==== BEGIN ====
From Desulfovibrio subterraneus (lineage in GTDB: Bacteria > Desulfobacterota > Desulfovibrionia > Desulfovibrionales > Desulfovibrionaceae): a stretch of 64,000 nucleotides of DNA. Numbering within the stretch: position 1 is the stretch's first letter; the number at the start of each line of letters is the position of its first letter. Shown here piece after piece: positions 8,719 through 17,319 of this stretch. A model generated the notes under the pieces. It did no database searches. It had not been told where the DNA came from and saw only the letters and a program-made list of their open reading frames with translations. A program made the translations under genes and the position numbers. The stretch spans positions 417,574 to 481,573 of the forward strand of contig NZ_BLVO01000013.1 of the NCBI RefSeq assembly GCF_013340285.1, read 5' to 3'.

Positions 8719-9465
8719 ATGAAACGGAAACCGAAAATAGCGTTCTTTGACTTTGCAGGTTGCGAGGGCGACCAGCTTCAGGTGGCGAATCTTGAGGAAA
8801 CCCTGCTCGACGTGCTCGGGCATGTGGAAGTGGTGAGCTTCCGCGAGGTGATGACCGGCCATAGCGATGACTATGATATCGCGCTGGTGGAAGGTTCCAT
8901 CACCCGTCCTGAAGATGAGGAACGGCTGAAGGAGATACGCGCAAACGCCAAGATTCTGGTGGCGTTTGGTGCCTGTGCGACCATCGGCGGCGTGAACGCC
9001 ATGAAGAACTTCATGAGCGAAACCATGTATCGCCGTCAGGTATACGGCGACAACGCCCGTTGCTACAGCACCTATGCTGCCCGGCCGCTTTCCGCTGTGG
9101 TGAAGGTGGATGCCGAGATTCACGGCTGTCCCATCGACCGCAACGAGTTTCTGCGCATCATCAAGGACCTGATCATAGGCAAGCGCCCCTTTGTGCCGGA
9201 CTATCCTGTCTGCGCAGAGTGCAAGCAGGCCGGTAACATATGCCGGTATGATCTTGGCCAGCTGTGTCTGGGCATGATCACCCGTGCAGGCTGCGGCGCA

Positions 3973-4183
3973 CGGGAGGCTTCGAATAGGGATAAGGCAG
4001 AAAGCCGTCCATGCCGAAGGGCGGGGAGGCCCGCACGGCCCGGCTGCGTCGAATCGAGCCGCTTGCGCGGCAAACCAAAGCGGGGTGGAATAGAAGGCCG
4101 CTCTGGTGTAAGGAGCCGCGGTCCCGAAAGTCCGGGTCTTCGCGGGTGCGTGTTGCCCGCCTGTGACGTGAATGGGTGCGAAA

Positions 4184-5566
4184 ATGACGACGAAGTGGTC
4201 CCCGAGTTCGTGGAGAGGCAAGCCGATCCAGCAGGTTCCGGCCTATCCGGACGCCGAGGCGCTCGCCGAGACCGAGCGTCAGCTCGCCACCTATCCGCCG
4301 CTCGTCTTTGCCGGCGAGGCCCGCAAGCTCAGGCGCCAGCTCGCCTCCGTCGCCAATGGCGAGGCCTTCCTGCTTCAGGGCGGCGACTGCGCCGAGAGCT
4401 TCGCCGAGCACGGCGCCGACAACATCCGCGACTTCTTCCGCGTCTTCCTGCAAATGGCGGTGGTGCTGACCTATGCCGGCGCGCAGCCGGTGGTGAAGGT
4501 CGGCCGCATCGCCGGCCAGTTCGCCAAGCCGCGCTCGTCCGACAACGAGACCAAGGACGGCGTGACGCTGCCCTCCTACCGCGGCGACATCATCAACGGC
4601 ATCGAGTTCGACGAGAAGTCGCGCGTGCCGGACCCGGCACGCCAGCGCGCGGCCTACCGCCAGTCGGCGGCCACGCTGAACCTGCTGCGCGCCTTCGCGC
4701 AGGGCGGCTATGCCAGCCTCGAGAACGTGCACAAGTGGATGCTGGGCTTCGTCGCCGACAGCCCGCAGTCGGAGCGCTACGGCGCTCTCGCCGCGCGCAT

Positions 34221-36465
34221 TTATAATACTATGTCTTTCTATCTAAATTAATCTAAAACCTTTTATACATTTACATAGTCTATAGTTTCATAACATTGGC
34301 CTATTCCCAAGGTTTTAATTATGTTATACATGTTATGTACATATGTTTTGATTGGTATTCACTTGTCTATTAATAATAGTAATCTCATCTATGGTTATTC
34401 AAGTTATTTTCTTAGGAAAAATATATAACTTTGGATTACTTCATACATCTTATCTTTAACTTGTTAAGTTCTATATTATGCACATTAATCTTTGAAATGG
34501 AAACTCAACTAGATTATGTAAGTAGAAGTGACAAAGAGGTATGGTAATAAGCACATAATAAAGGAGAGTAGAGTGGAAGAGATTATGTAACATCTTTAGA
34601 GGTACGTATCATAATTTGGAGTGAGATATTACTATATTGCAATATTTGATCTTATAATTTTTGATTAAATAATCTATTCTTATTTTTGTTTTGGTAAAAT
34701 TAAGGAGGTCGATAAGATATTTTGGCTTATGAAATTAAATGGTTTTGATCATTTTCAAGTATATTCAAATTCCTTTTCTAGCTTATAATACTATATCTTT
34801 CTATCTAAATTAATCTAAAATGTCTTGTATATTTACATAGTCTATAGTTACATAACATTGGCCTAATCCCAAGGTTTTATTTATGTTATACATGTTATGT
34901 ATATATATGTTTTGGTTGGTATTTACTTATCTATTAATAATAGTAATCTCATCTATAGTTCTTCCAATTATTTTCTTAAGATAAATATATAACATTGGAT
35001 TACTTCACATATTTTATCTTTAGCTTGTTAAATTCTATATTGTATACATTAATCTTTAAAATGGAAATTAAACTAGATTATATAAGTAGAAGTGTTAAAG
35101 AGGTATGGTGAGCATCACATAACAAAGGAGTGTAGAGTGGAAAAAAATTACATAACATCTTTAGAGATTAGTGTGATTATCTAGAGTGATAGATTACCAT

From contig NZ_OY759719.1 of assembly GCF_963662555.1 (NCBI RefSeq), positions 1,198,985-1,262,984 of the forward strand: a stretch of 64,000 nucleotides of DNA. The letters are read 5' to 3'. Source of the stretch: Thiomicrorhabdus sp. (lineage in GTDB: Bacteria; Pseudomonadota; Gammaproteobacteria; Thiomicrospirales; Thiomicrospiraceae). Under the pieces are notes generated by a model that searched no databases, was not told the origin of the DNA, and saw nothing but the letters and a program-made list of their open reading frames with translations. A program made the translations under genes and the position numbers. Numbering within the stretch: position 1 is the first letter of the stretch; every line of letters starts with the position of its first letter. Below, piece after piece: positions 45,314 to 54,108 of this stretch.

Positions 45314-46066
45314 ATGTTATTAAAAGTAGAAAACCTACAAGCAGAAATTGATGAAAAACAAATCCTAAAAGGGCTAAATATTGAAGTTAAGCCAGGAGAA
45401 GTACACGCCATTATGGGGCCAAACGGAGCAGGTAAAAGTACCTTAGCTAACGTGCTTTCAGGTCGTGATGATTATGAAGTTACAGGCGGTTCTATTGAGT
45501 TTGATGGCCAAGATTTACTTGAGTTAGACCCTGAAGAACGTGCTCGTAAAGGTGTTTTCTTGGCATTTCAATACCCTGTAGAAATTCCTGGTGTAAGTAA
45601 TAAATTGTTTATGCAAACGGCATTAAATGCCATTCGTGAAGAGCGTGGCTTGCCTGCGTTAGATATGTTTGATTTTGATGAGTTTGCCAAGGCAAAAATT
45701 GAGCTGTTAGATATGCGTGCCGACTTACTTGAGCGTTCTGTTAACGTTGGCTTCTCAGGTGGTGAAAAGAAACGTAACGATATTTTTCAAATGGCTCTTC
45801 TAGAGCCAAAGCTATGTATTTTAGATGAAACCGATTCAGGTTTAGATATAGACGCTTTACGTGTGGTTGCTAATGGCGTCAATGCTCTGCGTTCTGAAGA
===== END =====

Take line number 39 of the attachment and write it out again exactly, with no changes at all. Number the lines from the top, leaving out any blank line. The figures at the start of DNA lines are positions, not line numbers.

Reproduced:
45801 TAGAGCCAAAGCTATGTATTTTAGATGAAACCGATTCAGGTTTAGATATAGACGCTTTACGTGTGGTTGCTAATGGCGTCAATGCTCTGCGTTCTGAAGA